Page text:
Ukraine’s Wheat Harvest Seen Dropping Most in Five Years
A fertilizer shortage and dry weather may reduce Ukraine’s wheat crop by the most in five years. While wheat is still developing ahead of the summer harvest, there are signs of smaller yields, analysts attending the Black Sea Grain Conference in Kiev said last week. Researcher UkrAgroConsult predicts the 2017-18 crop may fall about 7 percent to 24.2 million metric tons and Nibulon SA trader Volodymyr Slavinsky said it could drop to as low as 23 million tons if conditions don’t improve.
While there’s plenty of time for conditions to change and farmers should still collect a substantial amount, supplies are set to fall for a second year after a series of bigger harvests that helped transform Ukraine into one of the world’s top exporters. On top of a lack of rain, growers are facing a short supply of nutrients. Two major plants halted nitrogen fertilizer output last month after losing their gas supply, the Ukrainian Club of Agriculture Business said.
“The fertilizer deficit that has emerged in the market may result in significant losses in agricultural production, losses of foreign-exchange earnings and a serious crisis in agriculture,” the lobby group said in a statement last month. UkrLandFarming, one of the largest Ukrainian agriculture companies, said growers are receiving fertilizer with a delay of two to three weeks, and that could lead to lower wheatproduction. There’s a “certain shortage” of nutrients, said Victor Spassky, head of the company’s crop unit.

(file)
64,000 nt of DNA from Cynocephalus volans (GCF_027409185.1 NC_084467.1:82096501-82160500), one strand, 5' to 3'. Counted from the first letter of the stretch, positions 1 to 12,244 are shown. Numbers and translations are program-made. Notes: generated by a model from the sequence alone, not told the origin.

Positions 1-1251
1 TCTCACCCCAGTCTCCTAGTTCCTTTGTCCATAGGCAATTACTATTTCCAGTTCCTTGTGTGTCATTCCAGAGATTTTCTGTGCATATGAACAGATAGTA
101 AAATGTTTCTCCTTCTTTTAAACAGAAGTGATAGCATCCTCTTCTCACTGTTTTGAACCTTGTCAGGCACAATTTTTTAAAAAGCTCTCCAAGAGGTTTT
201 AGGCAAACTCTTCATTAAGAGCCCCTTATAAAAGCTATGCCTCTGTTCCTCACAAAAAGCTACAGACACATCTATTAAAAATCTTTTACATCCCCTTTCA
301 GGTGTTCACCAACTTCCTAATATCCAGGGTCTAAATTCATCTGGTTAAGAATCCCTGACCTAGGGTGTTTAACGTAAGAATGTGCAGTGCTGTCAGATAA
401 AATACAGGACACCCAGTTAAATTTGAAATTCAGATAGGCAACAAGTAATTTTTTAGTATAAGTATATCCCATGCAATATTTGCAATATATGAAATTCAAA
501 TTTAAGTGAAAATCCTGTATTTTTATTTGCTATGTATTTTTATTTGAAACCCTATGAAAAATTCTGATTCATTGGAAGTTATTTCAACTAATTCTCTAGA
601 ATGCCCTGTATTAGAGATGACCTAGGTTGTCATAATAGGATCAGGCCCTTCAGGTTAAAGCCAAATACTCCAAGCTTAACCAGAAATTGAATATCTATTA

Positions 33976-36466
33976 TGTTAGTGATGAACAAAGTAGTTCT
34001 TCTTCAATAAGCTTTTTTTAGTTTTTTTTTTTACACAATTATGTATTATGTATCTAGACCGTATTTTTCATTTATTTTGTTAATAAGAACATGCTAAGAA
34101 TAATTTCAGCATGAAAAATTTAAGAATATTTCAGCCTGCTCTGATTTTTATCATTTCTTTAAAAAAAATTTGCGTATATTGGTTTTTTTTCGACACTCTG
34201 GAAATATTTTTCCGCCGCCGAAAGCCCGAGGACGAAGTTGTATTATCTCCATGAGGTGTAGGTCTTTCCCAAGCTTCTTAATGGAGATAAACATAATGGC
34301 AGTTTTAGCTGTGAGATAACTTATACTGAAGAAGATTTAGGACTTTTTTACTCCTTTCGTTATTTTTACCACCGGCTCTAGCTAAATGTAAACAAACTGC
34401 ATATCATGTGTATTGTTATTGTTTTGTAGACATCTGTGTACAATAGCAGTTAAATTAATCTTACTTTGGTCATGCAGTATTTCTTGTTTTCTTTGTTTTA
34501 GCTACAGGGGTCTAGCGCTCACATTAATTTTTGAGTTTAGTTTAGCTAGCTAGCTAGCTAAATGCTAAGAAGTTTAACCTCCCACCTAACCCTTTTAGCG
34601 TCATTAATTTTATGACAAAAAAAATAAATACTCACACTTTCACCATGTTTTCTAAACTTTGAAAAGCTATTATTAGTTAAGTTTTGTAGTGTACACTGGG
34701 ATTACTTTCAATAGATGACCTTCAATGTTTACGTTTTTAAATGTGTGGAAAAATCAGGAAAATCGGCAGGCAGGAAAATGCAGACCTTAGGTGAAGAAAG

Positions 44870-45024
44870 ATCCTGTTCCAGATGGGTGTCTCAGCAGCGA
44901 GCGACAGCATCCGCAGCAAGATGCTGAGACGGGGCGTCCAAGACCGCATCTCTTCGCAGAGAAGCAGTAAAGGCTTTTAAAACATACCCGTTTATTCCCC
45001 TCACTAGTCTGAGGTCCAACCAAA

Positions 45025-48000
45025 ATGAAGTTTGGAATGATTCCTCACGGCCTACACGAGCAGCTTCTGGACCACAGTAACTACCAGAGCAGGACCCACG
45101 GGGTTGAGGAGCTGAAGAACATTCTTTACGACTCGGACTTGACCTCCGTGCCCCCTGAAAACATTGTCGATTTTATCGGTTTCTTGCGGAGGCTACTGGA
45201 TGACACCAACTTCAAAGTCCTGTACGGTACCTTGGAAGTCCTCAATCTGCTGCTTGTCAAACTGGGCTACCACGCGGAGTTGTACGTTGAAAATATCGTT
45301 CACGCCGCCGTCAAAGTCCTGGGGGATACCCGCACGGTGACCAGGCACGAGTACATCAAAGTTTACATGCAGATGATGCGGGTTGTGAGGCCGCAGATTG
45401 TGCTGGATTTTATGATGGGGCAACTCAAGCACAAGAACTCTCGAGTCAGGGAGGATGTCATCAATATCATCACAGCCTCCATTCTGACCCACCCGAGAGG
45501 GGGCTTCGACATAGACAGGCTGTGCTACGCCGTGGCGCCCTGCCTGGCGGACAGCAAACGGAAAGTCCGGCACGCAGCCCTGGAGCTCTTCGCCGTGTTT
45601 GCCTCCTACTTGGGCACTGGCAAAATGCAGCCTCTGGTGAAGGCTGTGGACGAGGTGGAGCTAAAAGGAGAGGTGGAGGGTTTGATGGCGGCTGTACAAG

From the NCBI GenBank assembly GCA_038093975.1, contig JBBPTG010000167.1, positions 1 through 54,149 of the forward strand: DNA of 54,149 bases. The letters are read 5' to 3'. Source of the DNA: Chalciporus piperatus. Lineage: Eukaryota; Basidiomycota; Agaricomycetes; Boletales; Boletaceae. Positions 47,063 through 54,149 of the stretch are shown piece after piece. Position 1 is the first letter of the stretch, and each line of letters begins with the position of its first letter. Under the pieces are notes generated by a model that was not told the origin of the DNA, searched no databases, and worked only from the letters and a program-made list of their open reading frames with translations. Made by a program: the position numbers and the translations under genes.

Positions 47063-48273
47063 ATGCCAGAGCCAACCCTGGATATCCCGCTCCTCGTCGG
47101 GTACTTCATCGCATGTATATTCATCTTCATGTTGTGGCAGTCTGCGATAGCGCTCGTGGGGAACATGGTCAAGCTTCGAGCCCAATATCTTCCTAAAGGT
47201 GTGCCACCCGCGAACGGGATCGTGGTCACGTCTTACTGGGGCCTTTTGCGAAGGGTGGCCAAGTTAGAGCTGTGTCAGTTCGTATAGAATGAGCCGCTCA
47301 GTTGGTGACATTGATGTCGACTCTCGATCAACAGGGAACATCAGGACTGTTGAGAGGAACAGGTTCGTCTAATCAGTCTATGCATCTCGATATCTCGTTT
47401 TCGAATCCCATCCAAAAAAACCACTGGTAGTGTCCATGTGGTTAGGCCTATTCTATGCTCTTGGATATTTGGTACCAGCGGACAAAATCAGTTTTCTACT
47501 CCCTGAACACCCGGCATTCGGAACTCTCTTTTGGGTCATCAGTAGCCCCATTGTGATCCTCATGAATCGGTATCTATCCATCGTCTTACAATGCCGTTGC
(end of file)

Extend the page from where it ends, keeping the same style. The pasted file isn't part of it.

After being unchanged for more than a month, Ukrainian wheat-export prices this week rose to the highest since May. They added 0.3 percent to $188.50 a ton as of Thursday, according to UkrAgroConsult.
Wheat hasn’t been the only commodity affected by the fertilizer shortage. Plants sown in the spring, such as corn and sunflowers, will suffer without the extra nutrients, according to consultant ProAgro in Kiev.
Wheat was planted in the autumn and probably received more nutrients at the time and after coming out of dormancy this year, said Dmitry Lutsyk, head of the analytical department at ProAgro. By comparison, corn planting is due to start next week -- in middle of the fertilizer shortage.
Still, UkrLandFarming’s Spassky said he’s hopeful the situation will change in the coming months, and another big harvest is expected as long as there’s favorable weather. Winter conditions killed the smallest-ever share of crops planted in autumn, Maxim Martyniuk, Ukraine’s first deputy agriculture minister, said on Facebook.
“If there are regular rains, everything should be all right,” Spassky said.